CBR has inhabited the disability and development world for a long time. The World Report on Disability (2012) engaged world communities of people working in the disabilities sectors, to create enabling environments close to communities, taking the CBR framework forward. Inclusion International brought out two comprehensive reports [xi] [xii], where ‘Inclusion’ has become the guiding principle for all interventions: Any intervention that excludes people with disabilities from communities is considered as bad Development practice. Moving from their earlier 2010 Guidelines, CBM (2014) came up with a strategy paper on Inclusion of persons with psychosocial disabilities, describing good practices relevant to the Global South. The Trans Asian group of persons with psychosocial disabilities put together a document on good practices on Inclusion of persons with psychosocial disabilities in Bangkok, November, 2014.

Among several ideas, some common themes for such ‘Inclusion services’ are: supported networks at the community and family level and civil registrations thereof; foster parenting of those without any support systems; independent living communities; peer support, friendship and alternative social systems; groups and grassroots organizations of social workers, self advocates and community supporters on Inclusion; neighbourhoods and development practices in urban areas; a spectrum of all essential services in low income communities; and organizations that can build the capacities of communities on Inclusion.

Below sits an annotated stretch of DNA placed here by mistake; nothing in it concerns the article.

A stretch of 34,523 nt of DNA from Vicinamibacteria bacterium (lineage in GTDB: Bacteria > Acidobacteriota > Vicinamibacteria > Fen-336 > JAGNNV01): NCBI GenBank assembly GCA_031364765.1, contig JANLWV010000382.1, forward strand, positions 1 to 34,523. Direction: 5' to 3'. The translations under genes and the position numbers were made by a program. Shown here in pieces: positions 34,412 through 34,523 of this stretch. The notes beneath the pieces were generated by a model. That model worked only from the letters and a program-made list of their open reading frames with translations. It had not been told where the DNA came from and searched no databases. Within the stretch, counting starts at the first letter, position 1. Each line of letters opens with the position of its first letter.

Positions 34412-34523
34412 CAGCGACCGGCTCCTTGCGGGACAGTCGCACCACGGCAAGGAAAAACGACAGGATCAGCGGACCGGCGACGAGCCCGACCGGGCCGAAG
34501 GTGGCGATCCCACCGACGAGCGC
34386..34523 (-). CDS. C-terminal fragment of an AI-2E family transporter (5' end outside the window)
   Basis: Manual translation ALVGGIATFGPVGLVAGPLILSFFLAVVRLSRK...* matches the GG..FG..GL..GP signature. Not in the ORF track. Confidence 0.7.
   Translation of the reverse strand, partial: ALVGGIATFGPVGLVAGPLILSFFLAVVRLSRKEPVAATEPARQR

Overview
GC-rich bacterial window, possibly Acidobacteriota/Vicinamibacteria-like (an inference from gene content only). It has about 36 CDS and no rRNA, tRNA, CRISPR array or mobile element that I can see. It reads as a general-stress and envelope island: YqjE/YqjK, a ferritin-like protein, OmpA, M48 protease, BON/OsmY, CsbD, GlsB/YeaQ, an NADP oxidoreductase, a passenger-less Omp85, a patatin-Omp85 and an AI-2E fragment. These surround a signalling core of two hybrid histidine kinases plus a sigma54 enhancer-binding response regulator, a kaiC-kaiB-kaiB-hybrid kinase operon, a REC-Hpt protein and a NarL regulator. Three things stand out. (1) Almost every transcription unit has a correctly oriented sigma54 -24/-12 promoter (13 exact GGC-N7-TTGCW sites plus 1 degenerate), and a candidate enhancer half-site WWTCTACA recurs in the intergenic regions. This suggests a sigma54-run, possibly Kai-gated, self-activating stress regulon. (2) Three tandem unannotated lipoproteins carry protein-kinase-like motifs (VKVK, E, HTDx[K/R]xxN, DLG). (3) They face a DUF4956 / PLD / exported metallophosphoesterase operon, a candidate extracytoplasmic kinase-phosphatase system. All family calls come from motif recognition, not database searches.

[i] “Treated worse than animals”. Human Rights Watch, 2014.

[ii] NCPEDP, 2013. Report on the CRPD implementation in India- Zero draft. NCPEDP, New Delhi.